Scholars often note that the two-sided character of Jeremiah’s oracles about Babylon seem contradictory. On the one hand, Babylon is the instrument of God for the judgment of Israel (and other nations); on the other hand, Babylon is judged for exceeding its divine mandate, going beyond its proper judgmental activities, and committed iniquity itself in making the land an “everlasting waste.” (so also chs. 50–51). But, if one understands these two different messages in temporal sequence, this dual message is not contradictory. The relationship of God to Babylon changes in view of Babylon’s own conduct as the agent of judgment. When Babylon engages in excessively destructive behaviors, it opens itself up to reaping what it has sown (50:29; 51:24). God turns against God’s own agent on the basis of issues of justice; this is a divine pattern also evident with respect to Israel (see Exod 22:2124). If God were not to change in view of changing circumstances, God would be unfaithful to God’s own commitments.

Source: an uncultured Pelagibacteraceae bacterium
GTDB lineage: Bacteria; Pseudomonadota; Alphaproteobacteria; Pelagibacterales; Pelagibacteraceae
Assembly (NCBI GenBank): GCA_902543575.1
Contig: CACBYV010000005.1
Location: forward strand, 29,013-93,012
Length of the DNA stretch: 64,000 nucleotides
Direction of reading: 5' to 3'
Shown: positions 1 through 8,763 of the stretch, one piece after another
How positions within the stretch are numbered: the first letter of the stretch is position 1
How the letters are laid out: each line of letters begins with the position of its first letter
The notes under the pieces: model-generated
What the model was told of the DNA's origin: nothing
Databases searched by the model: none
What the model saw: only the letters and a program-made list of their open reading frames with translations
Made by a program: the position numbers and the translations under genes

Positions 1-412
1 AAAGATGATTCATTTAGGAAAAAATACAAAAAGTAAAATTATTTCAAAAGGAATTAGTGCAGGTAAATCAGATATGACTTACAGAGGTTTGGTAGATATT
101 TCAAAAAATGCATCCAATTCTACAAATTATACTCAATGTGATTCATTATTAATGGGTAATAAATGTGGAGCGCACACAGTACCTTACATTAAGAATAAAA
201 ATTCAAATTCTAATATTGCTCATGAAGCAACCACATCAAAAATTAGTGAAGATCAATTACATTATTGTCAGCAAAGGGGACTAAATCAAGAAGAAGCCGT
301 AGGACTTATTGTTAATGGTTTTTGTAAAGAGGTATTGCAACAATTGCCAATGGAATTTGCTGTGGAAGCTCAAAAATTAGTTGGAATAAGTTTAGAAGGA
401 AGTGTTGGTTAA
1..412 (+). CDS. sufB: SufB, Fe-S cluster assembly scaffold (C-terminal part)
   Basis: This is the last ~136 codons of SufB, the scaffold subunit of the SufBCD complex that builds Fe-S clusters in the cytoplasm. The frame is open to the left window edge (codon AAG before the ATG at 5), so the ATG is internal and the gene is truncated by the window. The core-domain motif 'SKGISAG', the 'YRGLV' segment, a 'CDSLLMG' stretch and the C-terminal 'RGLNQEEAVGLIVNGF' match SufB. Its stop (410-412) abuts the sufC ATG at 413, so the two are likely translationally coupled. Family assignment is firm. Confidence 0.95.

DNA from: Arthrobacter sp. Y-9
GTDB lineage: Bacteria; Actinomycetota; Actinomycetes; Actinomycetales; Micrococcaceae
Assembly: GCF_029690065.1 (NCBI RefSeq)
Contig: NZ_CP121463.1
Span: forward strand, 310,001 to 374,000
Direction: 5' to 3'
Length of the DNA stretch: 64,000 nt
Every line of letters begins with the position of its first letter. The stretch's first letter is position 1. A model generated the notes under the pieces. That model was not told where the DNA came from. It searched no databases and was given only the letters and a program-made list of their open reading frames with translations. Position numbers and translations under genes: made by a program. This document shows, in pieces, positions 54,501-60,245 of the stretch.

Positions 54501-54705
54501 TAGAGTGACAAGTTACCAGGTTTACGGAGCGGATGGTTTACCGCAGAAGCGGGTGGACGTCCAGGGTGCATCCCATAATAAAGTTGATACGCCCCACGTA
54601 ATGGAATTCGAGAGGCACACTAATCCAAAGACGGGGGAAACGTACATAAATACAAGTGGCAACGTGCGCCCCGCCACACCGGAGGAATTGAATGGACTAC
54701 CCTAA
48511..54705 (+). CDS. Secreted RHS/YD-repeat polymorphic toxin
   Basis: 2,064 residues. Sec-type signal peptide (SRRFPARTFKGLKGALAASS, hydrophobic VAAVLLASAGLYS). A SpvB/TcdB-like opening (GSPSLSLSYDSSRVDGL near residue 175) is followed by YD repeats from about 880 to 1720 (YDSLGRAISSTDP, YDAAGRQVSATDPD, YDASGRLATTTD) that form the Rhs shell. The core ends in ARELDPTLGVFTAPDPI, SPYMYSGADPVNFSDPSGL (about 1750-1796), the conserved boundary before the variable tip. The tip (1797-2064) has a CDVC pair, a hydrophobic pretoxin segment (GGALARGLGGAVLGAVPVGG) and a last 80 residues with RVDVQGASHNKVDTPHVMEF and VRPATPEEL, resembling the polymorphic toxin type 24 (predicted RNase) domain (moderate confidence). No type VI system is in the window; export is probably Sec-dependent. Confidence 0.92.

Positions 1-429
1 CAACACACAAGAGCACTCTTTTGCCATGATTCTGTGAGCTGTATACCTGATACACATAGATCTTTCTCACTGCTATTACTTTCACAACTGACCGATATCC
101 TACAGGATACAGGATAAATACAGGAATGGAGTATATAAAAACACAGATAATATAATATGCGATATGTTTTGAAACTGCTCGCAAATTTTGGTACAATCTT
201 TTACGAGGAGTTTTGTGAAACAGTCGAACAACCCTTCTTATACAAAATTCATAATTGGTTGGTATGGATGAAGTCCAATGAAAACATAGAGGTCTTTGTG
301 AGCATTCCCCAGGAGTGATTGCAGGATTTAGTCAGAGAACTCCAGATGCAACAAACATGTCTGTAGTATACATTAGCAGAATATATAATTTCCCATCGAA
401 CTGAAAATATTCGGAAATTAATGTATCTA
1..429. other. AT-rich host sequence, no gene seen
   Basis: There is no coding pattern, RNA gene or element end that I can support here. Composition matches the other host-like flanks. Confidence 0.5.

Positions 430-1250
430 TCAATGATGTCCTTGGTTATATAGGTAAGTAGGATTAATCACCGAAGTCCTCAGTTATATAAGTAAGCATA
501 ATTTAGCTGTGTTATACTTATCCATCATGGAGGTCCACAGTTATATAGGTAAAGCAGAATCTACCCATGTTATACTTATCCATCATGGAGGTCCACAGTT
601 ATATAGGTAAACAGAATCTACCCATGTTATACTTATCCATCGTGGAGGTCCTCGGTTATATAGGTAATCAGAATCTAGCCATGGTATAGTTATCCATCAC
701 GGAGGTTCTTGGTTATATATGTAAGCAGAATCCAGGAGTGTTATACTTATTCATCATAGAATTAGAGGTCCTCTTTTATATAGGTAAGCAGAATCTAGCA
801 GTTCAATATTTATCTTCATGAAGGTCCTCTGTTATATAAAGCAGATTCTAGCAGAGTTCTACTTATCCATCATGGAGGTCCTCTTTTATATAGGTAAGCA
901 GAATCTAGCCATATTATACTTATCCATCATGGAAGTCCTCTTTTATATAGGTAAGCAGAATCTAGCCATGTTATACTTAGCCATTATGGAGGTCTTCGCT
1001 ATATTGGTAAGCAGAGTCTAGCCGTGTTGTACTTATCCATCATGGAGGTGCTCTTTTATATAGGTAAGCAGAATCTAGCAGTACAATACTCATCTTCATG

This text is also testimony to the way in which God uses agents; God does not “control” or micromanage their behaviors. These agents are not puppets in the divine hand; they retain the power to make decisions and execute policies. God’s agents can act in ways that are contrary to God’s own will for the situation; God’s will and action in these events is not “irresistible” (as Israel’s own sin testifies; contrary to Walter Brueggemann, A Comentary [sic] on Jeremiah: Exile and homecoming 1998], 222). [Grand Rapids: Eerdmanns, This risky divine way of working in the world also opens God up to misunderstanding and may besmirch God’s own reputation in the world (and often has). This way of working also has negative effects on God’s own life. God’s grieving, so commonly displayed in Jeremiah, is intensified when human suffering is intensified. This understanding of Babylon’s excessiveness also reflects back on issues of divine foreknowledge. Though, because God certainly knew of the possibility of Babylon’s overreaching conduct, God is not finally “off the hook” regarding what happens. And so Jeremiah will speak of God expressing regret over what has happened, namely, the excessive violence Israel has had to endure. (Fretheim, Jeremiah, p. 357)